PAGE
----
Volume 10(2) of the Journal of Information Literacy is now available at jil.lboro.ac.uk

Apologies for cross posting

Dear Colleagues,

I’m delighted to announce that volume 10(2) of the Journal of Information Literacy is now available at jil.lboro.ac.uk. Please find the table of contents below: a selection box of information literacy goodies for your festive enjoyment!

 

With every good wish,

Emma.

Articles

 

School libraries, political information and information literacy provision: findings from a Scottish study  Lauren Nicol Smith

 

Health literacy: a cross-disciplinary study in American undergraduate college students Rachel Joseph, Samantha Fernandes, Lauri Hyers, Kerri O’Brien

 

Flipping the classroom in Business and Education one-shots: a research study Madeline E. Cohen, Jennifer Poggiali, Alison Lehner-Quam, Robin Wright, Rebecca K. West

 

An assessment of library instruction: its influence on search behaviour of first and third-year students Torunn Skofsrud Boger, Hanne Dybvik, Anne-Lise Eng, Else Helene Norheim

 

Rethinking the concept of ‘Information Literacy’: a German perspective Rares Piloiu

 

Conference corner

 

CILIP Conference 2016: We’re all in this together Lisa Hutchins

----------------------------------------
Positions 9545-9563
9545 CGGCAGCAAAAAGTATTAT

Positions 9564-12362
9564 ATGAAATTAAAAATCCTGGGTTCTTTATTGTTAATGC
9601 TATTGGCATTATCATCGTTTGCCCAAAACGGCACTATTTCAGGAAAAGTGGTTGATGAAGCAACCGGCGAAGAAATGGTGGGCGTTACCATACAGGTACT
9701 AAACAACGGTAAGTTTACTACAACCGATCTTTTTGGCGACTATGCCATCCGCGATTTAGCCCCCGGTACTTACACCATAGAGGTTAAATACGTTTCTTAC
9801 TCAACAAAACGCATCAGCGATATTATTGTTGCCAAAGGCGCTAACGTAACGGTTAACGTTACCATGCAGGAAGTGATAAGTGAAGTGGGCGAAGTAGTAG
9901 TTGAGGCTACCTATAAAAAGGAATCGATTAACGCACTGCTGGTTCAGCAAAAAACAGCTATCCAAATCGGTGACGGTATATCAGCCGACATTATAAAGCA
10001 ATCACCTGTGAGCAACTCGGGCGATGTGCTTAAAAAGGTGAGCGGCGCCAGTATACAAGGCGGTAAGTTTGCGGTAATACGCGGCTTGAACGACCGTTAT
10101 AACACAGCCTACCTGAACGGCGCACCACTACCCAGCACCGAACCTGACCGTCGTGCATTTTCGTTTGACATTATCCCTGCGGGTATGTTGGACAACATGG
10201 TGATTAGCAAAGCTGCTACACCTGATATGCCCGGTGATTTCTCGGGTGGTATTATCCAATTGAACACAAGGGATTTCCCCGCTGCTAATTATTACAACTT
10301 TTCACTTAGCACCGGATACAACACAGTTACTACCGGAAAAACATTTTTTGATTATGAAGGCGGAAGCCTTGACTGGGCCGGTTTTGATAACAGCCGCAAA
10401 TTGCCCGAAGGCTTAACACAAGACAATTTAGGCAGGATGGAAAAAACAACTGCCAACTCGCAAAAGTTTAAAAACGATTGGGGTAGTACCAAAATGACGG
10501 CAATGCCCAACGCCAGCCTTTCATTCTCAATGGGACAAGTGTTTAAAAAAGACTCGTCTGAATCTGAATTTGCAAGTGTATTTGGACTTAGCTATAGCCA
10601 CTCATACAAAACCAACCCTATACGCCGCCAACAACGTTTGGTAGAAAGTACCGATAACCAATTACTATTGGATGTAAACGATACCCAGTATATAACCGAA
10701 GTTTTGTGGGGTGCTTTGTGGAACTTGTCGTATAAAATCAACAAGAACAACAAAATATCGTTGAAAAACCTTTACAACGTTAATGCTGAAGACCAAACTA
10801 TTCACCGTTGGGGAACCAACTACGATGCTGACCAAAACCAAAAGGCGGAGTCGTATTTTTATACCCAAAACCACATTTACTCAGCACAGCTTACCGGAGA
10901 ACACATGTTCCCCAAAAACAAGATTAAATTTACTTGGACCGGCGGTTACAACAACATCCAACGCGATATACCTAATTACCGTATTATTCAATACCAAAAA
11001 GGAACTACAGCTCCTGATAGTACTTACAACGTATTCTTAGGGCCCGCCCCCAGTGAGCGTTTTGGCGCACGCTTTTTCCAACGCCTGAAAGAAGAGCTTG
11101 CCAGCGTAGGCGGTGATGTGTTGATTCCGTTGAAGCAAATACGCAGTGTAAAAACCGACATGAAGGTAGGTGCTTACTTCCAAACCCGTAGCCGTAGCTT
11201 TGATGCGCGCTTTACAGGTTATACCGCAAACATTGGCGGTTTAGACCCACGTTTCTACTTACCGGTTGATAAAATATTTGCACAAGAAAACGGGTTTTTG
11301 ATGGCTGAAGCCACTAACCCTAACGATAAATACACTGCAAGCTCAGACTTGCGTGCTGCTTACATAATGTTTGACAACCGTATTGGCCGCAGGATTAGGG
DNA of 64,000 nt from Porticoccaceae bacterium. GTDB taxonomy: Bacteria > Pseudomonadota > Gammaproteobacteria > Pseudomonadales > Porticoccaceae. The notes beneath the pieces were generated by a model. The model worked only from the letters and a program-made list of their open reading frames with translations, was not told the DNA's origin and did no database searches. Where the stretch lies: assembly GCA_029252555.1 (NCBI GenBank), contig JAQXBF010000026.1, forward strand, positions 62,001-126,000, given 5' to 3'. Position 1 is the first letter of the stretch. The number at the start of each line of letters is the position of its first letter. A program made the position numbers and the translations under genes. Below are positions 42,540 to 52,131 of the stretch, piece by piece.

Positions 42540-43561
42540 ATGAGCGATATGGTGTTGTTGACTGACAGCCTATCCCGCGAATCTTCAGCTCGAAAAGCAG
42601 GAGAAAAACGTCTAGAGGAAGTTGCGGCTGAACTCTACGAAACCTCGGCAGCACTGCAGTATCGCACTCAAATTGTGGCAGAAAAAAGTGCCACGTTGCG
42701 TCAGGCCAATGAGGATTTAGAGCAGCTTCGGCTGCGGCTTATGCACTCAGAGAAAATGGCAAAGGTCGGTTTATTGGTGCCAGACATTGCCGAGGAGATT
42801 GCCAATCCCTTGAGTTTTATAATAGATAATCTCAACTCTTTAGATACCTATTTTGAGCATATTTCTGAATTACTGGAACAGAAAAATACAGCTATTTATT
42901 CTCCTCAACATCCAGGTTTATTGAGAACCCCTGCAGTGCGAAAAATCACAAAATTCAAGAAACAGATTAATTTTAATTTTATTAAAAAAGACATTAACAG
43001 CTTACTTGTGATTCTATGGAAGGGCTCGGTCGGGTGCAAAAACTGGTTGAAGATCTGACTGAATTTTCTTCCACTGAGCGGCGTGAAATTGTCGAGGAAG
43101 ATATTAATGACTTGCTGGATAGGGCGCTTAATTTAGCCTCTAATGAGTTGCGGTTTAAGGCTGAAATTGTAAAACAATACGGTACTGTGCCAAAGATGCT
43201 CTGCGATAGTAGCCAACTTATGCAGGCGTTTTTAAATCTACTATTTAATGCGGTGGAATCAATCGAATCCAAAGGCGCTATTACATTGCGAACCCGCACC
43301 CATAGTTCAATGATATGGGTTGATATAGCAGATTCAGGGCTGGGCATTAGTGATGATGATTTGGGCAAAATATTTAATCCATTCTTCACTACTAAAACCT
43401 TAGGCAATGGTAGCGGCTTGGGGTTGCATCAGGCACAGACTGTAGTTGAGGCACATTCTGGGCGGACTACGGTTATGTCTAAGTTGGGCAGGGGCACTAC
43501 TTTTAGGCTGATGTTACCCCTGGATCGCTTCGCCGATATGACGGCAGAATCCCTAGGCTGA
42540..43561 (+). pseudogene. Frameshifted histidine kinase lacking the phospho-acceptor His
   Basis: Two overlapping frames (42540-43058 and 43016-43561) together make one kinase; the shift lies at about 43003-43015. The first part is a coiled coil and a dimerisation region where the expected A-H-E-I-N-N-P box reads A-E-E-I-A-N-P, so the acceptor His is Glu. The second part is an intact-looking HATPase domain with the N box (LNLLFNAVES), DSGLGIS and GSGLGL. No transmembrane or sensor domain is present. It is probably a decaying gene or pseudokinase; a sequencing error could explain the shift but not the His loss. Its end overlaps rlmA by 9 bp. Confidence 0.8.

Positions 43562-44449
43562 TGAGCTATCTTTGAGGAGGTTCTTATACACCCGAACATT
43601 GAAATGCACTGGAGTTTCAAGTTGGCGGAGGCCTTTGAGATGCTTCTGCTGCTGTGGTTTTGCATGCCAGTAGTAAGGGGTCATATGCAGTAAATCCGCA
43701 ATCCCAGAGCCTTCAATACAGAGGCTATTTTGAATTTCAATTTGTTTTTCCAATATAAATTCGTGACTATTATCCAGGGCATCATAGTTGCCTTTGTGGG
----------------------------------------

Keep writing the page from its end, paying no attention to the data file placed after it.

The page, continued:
ECIL 2016: Information literacy in the inclusive society Kirsten McCormick

 

Reviews

 

McNicol, S. 2016. Critical literacy for information professionals. Claire Elizabeth Sewell

 

Downey, A. 2016. Critical information literacy: Foundations, inspiration, and ideas. Cindy Gruwell

 

Gilton, Donna L. 2016. Creating and promoting lifelong learning in public libraries: tools and tips for practitioners. Ann Hindson

 

Allan, B. Emerging strategies for supporting student learning. A practical guide for librarians and educators. Marta Cassaro

 

Secker, J. and Morrison, C. (eds). (2016). Copyright and E-learning: a guide for practitioners. 2nd ed. Andrew Eynon

 

 

Dr. Emma Coonan
Editor-in-Chief, Journal of Information Literacy

“Learning is a subversive act, and so must teaching be … If learners are to move from what-we-know into what we do not yet know—from recall to emergence—or more importantly, from oppressed to liberated — then teaching must also deal in what we do not yet know. It must deal in the stuff of real struggle.” (Sean Michael Morris)

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